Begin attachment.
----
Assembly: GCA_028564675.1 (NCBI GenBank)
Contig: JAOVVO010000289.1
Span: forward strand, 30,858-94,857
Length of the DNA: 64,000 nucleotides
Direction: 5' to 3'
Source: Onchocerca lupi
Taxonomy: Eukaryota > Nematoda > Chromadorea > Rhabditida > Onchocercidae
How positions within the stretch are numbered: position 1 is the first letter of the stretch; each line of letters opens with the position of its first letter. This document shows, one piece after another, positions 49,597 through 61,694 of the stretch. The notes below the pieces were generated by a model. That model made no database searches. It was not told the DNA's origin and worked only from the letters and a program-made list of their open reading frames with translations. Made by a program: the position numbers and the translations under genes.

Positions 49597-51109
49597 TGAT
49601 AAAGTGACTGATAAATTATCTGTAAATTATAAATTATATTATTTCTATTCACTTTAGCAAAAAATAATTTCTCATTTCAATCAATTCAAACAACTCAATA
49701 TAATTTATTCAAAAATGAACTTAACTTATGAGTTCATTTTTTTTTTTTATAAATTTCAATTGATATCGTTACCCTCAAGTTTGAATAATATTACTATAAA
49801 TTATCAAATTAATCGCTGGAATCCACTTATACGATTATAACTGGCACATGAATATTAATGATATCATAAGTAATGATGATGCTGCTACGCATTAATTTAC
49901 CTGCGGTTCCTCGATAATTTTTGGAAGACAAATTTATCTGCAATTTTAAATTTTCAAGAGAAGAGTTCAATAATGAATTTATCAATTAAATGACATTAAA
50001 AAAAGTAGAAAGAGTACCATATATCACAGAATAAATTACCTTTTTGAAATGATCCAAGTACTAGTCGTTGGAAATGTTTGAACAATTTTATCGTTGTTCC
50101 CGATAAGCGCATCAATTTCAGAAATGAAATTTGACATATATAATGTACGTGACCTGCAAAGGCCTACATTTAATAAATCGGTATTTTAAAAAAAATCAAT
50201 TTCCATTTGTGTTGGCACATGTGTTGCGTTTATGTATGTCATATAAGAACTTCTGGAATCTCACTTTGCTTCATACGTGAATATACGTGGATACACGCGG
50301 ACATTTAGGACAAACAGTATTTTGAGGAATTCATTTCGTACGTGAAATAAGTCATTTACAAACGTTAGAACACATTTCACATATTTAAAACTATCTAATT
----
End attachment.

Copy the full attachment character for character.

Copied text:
Assembly: GCA_028564675.1 (NCBI GenBank)
Contig: JAOVVO010000289.1
Span: forward strand, 30,858-94,857
Length of the DNA: 64,000 nucleotides
Direction: 5' to 3'
Source: Onchocerca lupi
Taxonomy: Eukaryota > Nematoda > Chromadorea > Rhabditida > Onchocercidae
How positions within the stretch are numbered: position 1 is the first letter of the stretch; each line of letters opens with the position of its first letter. This document shows, one piece after another, positions 49,597 through 61,694 of the stretch. The notes below the pieces were generated by a model. That model made no database searches. It was not told the DNA's origin and worked only from the letters and a program-made list of their open reading frames with translations. Made by a program: the position numbers and the translations under genes.

Positions 49597-51109
49597 TGAT
49601 AAAGTGACTGATAAATTATCTGTAAATTATAAATTATATTATTTCTATTCACTTTAGCAAAAAATAATTTCTCATTTCAATCAATTCAAACAACTCAATA
49701 TAATTTATTCAAAAATGAACTTAACTTATGAGTTCATTTTTTTTTTTTATAAATTTCAATTGATATCGTTACCCTCAAGTTTGAATAATATTACTATAAA
49801 TTATCAAATTAATCGCTGGAATCCACTTATACGATTATAACTGGCACATGAATATTAATGATATCATAAGTAATGATGATGCTGCTACGCATTAATTTAC
49901 CTGCGGTTCCTCGATAATTTTTGGAAGACAAATTTATCTGCAATTTTAAATTTTCAAGAGAAGAGTTCAATAATGAATTTATCAATTAAATGACATTAAA
50001 AAAAGTAGAAAGAGTACCATATATCACAGAATAAATTACCTTTTTGAAATGATCCAAGTACTAGTCGTTGGAAATGTTTGAACAATTTTATCGTTGTTCC
50101 CGATAAGCGCATCAATTTCAGAAATGAAATTTGACATATATAATGTACGTGACCTGCAAAGGCCTACATTTAATAAATCGGTATTTTAAAAAAAATCAAT
50201 TTCCATTTGTGTTGGCACATGTGTTGCGTTTATGTATGTCATATAAGAACTTCTGGAATCTCACTTTGCTTCATACGTGAATATACGTGGATACACGCGG
50301 ACATTTAGGACAAACAGTATTTTGAGGAATTCATTTCGTACGTGAAATAAGTCATTTACAAACGTTAGAACACATTTCACATATTTAAAACTATCTAATT